left Fort Lauderdale on Saturday, November 11th, 2 days after
our 10th Anniversary. We were joined by our friends, Eric
& Shari, who were also celebrating their 10th. Here is our
sailed out of Fort Lauderdale, had one day at sea and arrived in
San Juan, Puerto Rico, then to St. John's, Antigua; Charlotte
Amalie, St. Thomas; Philipsburg, St. Maarten; a day at sea, then
Nassau, Bahamas and back to Fort Lauderdale.
is some information about each of our ports and links to our
Click here for photos of us around the ship!
Radiance of the Seas, Royal Caribbean Cruise Line, at a capacity
of over 3300 people, including crew, 5 restaurants, a casino, 3
pools...etc., this was basically a floating city!
First Port: San Juan, Puerto Rico:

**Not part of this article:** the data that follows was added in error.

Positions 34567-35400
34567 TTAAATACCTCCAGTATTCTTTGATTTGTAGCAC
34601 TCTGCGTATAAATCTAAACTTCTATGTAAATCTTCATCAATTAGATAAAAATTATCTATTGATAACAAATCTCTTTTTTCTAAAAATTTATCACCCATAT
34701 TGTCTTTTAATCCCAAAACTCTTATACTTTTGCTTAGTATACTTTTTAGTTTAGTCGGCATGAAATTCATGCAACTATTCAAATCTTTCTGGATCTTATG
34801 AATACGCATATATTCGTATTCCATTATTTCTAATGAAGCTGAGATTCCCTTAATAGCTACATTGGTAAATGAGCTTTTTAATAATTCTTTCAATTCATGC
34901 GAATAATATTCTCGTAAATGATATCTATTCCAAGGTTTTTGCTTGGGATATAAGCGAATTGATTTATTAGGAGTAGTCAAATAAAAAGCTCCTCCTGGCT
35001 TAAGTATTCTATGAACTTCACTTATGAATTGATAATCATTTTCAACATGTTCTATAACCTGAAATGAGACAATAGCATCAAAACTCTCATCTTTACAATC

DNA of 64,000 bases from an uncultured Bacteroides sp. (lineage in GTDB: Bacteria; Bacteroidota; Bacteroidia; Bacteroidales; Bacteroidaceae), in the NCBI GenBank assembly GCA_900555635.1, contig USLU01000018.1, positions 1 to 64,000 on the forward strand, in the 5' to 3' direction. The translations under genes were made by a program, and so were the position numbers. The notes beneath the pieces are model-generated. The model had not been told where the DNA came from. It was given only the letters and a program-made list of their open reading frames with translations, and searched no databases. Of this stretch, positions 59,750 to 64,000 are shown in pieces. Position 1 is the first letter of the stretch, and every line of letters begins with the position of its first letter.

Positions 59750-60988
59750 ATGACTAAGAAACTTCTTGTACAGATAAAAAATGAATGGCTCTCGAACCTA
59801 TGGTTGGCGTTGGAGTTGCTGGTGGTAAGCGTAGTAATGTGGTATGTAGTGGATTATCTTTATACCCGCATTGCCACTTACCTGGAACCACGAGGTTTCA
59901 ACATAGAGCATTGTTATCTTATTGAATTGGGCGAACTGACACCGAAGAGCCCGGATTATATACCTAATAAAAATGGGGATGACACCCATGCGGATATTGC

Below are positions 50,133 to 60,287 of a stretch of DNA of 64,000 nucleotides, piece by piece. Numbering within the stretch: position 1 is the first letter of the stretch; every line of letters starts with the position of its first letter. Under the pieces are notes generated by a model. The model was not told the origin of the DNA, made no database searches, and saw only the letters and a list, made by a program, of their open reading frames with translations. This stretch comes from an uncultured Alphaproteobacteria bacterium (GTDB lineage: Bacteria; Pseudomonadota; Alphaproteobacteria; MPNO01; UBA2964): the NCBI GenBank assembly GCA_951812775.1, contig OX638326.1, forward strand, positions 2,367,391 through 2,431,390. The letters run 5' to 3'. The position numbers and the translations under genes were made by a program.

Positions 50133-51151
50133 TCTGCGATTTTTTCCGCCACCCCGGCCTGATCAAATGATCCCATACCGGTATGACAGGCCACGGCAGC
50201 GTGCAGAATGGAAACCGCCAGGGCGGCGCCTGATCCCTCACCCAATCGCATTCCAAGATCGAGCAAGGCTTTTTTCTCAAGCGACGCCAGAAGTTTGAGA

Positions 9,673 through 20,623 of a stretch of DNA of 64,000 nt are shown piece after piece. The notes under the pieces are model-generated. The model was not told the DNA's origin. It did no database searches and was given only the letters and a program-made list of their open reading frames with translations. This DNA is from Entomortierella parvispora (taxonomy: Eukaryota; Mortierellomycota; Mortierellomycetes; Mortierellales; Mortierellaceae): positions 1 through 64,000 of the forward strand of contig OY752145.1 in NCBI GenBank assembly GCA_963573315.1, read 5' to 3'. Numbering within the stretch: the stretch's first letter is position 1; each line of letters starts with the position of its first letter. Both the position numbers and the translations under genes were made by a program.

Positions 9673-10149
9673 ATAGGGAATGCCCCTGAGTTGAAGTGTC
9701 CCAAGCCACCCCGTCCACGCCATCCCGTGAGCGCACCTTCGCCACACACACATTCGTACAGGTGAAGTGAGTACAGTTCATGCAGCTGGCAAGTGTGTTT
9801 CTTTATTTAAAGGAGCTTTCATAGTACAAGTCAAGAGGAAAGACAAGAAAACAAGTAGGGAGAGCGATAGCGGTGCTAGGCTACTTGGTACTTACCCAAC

did a self-guided walking tour around Old San Juan, visited the
forts and walked through the cobblestone streets. The
weather was overcast but warm and it didn't rain until the very
end of the day, so we did get a bit wet but were on our way back
to the ship anyway!
Click here for our photos in Old San Juan, Puerto Rico
Juan was founded by Spanish colonists in 1521 and is the oldest
city in Puerto Rico. Today, San Juan serves as Puerto Rico's
most important seaport, as well as the main manufacturing,
financial, cultural, and tourist center of the island. The
buildings in Old San Juan date back to the 16th and 17th
century. The core old city is characterized by its narrow
cobblestone streets and colonial buildings, and encompasses less
than a mile by a mile and a half.
In 1898, United States troops bombed, shelled and subsequently
occupied the city during the Spanish-American War. Spanish rule
ended after 1898 and the island became a territory of the United
States of America. The latest census estimates place the city's